Download Letter to Clinicians
2. Letter introducing the research to the potential participant – signed by someone known to patient:
This letter can help to facilitate an introduction of the researcher to a patient by someone known to the patient, such as their Primary Care Physician and can include opt-in or opt-out options. You might also consider having the researcher co-sign the letter. Additional IRB approved materials may be attached (such as a brochure, opt in/opt out cards, etc.) as applicable.
Download opt-out version
3. Letter from the researcher to the potential participant –permission from treating clinician secured before contact:
This is a letter that can be sent to potential participants after the researcher has secured permission to contact them from the treating clinician. This letter can include either opt-in or opt-out options. Additional IRB approved materials may be attached (such as a brochure, opt in/opt out cards, etc.) as applicable.
Download opt-in version
Download opt-out version
4. Opt-in recruitment letter to potential participant:
This is a general opt-in recruitment letter template. You could use this type of letter when you are asking potential participants to contact you about participating in your study. This type of letter works well if you are using a publicly available mailing list (i.e. town lists). This method is not typically approved if the researcher is not known to the potential subject (see options 2, 3, and 4). Additional IRB approved materials may be attached (such as a brochure, opt in/ opt out cards, etc.) as applicable.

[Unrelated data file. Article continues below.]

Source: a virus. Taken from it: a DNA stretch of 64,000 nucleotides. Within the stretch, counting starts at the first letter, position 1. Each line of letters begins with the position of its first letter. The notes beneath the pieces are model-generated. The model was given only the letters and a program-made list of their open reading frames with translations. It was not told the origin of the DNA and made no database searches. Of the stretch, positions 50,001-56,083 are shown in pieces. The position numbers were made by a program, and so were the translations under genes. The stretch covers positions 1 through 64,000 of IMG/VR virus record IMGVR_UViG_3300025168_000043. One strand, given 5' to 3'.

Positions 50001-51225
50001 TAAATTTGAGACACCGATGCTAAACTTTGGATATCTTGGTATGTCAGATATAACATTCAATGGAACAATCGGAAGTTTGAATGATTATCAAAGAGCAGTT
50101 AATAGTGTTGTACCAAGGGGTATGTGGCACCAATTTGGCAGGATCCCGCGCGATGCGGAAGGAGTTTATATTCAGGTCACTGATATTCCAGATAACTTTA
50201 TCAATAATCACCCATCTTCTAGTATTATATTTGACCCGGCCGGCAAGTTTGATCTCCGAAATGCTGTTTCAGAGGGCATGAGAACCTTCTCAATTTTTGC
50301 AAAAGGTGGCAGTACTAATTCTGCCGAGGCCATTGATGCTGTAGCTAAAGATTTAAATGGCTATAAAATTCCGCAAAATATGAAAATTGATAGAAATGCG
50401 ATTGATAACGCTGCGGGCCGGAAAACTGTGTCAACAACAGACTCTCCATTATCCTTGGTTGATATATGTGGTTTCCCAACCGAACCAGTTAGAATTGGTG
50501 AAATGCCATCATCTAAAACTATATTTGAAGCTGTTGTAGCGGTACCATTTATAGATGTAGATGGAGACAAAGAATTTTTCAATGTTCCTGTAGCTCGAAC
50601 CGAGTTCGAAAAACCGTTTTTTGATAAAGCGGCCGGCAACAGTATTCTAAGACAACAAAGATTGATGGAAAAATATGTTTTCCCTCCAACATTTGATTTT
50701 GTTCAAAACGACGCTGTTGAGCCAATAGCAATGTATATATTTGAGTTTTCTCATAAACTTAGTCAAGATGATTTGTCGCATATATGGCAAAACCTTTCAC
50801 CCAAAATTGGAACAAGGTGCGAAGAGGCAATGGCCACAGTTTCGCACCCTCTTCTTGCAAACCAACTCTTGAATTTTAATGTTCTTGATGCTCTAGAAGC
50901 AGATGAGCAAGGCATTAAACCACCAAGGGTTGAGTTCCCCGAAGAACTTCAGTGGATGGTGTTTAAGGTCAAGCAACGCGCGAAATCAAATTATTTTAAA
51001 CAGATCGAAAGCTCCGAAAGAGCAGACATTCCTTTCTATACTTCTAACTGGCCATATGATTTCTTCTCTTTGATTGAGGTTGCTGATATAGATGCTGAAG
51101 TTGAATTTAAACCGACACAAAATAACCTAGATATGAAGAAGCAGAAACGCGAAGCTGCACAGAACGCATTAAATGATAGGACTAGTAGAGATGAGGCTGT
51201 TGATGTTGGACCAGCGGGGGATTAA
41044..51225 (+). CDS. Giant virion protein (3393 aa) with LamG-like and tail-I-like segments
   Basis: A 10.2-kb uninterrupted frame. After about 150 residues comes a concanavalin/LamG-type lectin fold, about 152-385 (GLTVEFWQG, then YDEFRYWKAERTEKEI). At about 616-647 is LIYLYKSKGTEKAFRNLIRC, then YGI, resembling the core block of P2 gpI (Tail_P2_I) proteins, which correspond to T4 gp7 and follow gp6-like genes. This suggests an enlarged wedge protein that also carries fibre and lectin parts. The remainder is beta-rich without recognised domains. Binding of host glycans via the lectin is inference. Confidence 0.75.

Download letter template
5. Opt-in/Opt-out recruitment letter to potential participant:
This letter includes both opt-in and opt-out language. You could use this type of letter when you are asking potential participants to contact you about their interest in participating. However, the letter also tells potential participants that they will be contacted by the research staff UNLESS they call or mail back the attached form indicating they are not interested. This is NOT the preferred method of the BU/BMC IRB, but may be approved if appropriately justified.
Download letter template
6. Snowballing recruitment letter:
This is a letter that can be given to potential participants and/or participants who may know of others who could be interested in the research study and can thus, pass along the information (so-called “snowballing”). This letter would include some information about the research and would provide the contact information of members of the research team who can answer questions. This is the only type of snowballing recruitment that is currently accepted by the BU/BMC IRB.